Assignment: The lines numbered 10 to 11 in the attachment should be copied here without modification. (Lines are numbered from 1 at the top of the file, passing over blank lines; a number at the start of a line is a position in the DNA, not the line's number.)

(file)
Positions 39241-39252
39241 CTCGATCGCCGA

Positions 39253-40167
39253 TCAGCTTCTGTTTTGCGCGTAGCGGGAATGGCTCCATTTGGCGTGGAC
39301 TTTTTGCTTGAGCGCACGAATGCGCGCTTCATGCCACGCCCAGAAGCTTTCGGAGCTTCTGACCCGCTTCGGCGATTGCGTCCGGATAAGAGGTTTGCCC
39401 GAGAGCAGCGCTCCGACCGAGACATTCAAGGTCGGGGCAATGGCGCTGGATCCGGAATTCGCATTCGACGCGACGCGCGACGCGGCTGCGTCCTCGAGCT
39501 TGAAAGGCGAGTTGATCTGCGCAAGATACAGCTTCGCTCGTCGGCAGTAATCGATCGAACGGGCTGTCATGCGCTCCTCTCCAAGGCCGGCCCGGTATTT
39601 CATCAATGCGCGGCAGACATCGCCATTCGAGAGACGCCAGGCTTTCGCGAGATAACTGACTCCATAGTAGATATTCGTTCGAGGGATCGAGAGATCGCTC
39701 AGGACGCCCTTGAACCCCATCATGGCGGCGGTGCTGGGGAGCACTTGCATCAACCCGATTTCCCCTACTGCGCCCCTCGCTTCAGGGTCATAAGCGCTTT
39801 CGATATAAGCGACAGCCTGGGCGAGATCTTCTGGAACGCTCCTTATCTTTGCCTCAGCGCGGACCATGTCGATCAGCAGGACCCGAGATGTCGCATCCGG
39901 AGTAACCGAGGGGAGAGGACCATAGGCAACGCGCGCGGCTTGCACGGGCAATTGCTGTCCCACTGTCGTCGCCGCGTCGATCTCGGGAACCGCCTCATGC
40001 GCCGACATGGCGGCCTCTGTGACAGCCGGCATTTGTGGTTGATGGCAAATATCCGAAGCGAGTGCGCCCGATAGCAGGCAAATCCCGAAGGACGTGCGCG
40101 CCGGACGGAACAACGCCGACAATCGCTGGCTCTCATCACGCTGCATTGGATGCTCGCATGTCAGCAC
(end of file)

39801 CGATATAAGCGACAGCCTGGGCGAGATCTTCTGGAACGCTCCTTATCTTTGCCTCAGCGCGGACCATGTCGATCAGCAGGACCCGAGATGTCGCATCCGG
39901 AGTAACCGAGGGGAGAGGACCATAGGCAACGCGCGCGGCTTGCACGGGCAATTGCTGTCCCACTGTCGTCGCCGCGTCGATCTCGGGAACCGCCTCATGC